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980Avoiding writes to USB flash disk

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  • mrthreeplates
    Aug 31, 2004
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      For those of you using the NSLU2 with only a flash
      disk, you may be interested in this. I've been
      looking into minimizing writes to prolong the life
      of the flash disk. This is probably not a big deal,
      but why burn out something sooner than necessary?

      I discovered that simply accessing a file (reading) can
      cause the OS to update that file's access time. This
      causes a write to the filesystem even though you didn't
      intend it. You could mount the filesystem read-only,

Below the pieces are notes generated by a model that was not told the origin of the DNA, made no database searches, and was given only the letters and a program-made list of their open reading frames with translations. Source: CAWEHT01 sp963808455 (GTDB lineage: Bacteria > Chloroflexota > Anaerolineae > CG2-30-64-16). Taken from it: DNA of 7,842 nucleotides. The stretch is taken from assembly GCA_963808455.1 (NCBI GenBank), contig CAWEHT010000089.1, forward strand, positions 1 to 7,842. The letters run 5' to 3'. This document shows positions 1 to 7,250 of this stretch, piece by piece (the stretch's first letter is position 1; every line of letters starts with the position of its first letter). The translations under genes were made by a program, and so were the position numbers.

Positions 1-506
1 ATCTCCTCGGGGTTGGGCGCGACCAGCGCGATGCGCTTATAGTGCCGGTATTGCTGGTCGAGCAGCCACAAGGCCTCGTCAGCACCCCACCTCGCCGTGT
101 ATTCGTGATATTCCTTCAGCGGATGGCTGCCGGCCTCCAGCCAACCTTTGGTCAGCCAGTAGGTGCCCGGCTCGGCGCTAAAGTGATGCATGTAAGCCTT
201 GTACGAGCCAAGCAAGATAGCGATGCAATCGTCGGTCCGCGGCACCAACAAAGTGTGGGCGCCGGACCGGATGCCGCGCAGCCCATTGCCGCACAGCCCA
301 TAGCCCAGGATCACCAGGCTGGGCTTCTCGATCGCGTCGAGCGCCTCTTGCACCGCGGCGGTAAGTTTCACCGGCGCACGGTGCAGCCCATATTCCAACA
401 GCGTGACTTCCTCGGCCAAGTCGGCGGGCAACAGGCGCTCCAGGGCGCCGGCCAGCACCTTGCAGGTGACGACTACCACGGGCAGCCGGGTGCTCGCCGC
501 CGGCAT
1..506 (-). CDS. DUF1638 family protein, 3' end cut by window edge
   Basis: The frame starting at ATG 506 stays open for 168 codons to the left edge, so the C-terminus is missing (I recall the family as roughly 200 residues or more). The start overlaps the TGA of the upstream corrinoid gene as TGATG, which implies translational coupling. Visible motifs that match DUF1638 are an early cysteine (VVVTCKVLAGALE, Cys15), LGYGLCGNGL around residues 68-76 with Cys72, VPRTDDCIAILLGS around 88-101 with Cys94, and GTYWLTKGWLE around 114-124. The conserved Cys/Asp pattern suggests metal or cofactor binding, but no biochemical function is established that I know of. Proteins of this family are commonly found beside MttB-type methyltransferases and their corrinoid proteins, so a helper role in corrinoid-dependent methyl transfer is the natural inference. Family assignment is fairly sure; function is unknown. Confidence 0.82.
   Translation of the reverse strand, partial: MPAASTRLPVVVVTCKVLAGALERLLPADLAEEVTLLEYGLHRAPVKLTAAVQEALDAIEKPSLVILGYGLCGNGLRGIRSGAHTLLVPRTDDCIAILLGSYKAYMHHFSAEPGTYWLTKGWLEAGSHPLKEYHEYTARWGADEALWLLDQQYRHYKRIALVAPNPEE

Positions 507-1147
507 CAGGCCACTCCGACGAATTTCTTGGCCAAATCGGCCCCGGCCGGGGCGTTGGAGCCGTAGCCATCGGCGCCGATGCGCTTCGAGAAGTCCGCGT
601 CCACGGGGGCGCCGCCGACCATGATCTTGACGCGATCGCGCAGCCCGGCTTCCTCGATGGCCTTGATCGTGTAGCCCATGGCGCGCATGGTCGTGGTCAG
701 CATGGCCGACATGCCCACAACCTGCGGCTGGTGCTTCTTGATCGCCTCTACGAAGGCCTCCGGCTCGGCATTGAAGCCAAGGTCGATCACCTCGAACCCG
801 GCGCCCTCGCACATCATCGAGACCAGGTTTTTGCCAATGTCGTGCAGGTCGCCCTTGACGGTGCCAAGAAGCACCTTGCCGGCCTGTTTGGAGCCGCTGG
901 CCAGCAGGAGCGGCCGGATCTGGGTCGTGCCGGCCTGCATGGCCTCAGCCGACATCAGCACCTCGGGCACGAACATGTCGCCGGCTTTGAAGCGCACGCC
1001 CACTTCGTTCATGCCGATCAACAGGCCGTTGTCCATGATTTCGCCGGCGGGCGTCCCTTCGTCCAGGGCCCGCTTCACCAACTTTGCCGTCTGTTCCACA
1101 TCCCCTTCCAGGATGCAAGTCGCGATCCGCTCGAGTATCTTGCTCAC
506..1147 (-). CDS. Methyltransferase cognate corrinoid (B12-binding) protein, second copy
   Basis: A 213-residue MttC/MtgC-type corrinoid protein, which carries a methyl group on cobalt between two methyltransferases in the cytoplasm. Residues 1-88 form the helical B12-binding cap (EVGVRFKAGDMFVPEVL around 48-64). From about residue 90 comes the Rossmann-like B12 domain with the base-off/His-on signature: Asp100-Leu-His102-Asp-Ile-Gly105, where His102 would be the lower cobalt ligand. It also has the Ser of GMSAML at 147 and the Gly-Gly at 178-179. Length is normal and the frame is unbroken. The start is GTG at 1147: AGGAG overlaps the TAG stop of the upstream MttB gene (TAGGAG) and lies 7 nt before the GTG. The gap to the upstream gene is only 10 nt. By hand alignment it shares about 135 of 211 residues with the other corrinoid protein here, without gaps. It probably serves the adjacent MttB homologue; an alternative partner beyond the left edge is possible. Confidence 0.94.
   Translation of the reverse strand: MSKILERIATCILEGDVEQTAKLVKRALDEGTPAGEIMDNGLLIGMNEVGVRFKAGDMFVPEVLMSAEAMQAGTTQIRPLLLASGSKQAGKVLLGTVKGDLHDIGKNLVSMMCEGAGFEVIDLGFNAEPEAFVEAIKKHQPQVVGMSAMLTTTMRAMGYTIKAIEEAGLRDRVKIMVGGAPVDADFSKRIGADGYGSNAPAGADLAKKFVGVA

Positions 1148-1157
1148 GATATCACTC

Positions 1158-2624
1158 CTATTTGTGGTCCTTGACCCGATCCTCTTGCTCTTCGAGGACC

but that becomes inconvienent.

      There are a couple of ways you can prevent this, one
      is on a per-file basis and the other is filesystem wide.

      To turn off the updating of the access times, mount
      the filesystem with "noatime". I just tested this
      with a vfat filesystem and it seemed to work.

      If you already have your vfat filesystem mounted (e.g.
      with a single usb flash drive like me), you can type this
      (as root):

      Note: (first check the output of the mount or df commands to
      make sure your devices are the same).

      # mount -t vfat -o remount,noatime /dev/sdb1 /share/flash/data

      If you want to verify that this is working (to
      check i/o stats), type the following command:

      # cat /proc/stat

      disk_io: (8,1):(953,949,52698,4,4)

      This means there were 953 total I/Os to my device
      (I assume 8,1 means /dev/sdb1). There were 949 reads
      and 4 writes.

      If you run the cat command in a loop in one window and do activity
      in another, you can play around and get feedback on what you
      are doing and how it affects the filesystem.